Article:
Posted on Tuesday 24 December 2013

I’ve underlined everything new in this article as a reading aid:
New York Times
December 23, 2013

When will we ever get depression under control?

Of all the major illnesses, mental or physical, depression has been one of the toughest to subdue. Despite the ubiquity of antidepressant drugs — there are now 26 to choose from — only a third of patients with major depression will experience a full remission after the first round of treatment, and successive treatments with different drugs will give some relief to just 20 to 25 percent more. About 30 percent of people with depression have some degree of treatment resistance. And the greater the degree of resistance, the more likely a future relapse, even if the patient continues taking the drug.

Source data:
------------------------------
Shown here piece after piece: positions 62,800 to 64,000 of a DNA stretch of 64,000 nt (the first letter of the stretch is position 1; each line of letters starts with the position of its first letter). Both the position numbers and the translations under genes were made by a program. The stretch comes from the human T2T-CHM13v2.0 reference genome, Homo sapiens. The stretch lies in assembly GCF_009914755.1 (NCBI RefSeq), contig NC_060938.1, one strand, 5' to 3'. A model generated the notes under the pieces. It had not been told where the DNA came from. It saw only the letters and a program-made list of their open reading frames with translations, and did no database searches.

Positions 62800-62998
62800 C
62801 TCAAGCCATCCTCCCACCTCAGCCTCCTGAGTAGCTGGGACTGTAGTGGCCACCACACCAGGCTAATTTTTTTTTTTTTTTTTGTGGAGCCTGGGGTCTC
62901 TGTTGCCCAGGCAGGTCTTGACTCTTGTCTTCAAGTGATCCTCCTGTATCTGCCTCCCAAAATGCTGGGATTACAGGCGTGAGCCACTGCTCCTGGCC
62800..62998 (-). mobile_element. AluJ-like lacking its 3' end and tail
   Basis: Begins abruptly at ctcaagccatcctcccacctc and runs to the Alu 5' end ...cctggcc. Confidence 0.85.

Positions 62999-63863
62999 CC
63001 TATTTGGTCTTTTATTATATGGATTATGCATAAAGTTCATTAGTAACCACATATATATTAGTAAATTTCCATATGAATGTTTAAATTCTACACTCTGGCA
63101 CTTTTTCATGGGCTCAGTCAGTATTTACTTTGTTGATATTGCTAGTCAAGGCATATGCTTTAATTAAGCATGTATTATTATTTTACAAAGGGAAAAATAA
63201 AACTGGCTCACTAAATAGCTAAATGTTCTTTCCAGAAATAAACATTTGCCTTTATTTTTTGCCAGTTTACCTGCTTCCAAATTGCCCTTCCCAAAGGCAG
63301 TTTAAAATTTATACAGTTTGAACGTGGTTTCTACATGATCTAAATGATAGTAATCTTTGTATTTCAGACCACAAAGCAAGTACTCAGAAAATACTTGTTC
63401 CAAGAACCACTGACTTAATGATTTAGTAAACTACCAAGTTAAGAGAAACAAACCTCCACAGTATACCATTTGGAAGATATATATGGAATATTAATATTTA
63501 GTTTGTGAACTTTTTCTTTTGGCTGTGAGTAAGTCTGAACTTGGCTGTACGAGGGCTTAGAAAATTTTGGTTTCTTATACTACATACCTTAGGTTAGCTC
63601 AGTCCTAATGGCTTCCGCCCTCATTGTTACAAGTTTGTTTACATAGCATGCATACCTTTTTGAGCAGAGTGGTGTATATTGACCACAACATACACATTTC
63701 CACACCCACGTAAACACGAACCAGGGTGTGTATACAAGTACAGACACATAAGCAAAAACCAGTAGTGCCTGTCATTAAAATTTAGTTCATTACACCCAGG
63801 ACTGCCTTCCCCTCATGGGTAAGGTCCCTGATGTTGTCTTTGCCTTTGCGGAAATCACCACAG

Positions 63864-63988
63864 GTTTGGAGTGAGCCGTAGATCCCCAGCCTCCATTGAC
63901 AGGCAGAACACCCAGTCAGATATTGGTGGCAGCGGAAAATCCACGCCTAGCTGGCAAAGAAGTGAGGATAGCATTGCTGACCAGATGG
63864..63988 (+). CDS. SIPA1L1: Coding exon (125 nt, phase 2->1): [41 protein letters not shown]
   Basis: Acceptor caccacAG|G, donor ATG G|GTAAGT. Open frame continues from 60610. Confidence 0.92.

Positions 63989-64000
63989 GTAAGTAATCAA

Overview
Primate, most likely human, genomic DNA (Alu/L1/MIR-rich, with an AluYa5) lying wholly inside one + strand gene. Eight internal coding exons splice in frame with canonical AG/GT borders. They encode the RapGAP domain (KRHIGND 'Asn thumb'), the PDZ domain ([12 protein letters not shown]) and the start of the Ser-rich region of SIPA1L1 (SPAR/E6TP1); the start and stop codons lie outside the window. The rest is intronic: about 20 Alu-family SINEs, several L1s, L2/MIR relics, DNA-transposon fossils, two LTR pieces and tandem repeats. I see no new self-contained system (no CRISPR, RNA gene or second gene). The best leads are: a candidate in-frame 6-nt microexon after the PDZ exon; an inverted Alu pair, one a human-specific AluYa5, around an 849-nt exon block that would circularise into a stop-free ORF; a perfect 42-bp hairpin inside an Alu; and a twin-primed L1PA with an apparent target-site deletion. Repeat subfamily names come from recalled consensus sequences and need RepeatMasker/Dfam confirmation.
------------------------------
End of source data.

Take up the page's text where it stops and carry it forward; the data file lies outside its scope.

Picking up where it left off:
Although we have learned much about depression — for example, the recent research showing that the successful treatment of insomnia in depressed patients essentially doubles their response to a drug like Prozac — we still don’t understand its fundamental cause. The old idea that the disease results from a deficiency of a single neurotransmitter like serotonin or dopamine is clearly simplistic and wrong… Not long ago, I sat in at a meeting of the Hope for Depression Research Foundation. Audrey Gruss, the knowledgeable and energetic philanthropist who started the foundation, has corralled a group of senior basic and clinical neuroscientists to look for solutions. [It is not the first to try a collaborative approach; others are being sponsored by the MacArthur Foundation and the Pritzker Consortium.]